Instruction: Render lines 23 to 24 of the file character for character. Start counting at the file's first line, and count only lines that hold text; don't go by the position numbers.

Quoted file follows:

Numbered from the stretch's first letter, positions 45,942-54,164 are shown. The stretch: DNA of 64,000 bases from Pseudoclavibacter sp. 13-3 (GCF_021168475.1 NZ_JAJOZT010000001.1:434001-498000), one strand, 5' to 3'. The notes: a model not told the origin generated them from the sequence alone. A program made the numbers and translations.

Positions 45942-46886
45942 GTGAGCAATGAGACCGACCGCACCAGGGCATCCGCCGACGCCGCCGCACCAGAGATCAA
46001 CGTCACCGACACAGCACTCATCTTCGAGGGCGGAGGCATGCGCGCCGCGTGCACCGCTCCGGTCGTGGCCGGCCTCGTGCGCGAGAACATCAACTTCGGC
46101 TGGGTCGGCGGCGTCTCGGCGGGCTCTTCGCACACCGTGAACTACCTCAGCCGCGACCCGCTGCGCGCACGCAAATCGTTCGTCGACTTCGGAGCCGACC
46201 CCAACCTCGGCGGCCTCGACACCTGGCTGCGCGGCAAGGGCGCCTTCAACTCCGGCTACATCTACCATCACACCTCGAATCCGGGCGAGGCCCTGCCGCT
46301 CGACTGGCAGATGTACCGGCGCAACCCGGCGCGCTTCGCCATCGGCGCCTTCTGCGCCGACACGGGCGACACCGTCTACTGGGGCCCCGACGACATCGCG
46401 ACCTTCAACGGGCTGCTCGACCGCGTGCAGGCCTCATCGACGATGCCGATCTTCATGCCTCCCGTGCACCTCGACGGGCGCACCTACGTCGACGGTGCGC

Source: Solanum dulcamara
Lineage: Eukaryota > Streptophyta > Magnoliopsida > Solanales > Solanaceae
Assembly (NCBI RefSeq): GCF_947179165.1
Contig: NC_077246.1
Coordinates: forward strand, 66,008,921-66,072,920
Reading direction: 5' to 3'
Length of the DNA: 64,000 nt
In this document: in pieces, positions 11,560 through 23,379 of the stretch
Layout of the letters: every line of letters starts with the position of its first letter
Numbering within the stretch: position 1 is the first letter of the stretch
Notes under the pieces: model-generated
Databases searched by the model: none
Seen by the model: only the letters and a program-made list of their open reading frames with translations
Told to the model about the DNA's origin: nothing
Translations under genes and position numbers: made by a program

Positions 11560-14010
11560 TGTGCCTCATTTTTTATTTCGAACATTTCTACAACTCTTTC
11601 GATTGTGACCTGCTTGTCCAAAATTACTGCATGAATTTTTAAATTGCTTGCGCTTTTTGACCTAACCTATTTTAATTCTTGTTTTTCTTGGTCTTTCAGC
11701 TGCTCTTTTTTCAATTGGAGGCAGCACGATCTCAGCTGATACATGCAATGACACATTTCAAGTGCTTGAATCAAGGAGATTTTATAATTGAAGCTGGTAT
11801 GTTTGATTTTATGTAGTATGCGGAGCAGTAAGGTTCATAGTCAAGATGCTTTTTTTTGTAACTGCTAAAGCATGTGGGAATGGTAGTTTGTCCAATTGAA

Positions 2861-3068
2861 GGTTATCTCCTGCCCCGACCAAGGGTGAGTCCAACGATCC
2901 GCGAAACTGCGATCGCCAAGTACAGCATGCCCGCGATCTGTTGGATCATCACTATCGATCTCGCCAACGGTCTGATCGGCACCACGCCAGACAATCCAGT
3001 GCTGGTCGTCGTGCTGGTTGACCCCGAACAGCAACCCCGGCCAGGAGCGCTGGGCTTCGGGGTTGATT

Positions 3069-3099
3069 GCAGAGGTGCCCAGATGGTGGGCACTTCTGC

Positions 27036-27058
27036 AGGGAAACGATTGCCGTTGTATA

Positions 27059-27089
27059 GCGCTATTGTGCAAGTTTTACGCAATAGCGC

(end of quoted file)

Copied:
Translations under genes and position numbers: made by a program

Positions 11560-14010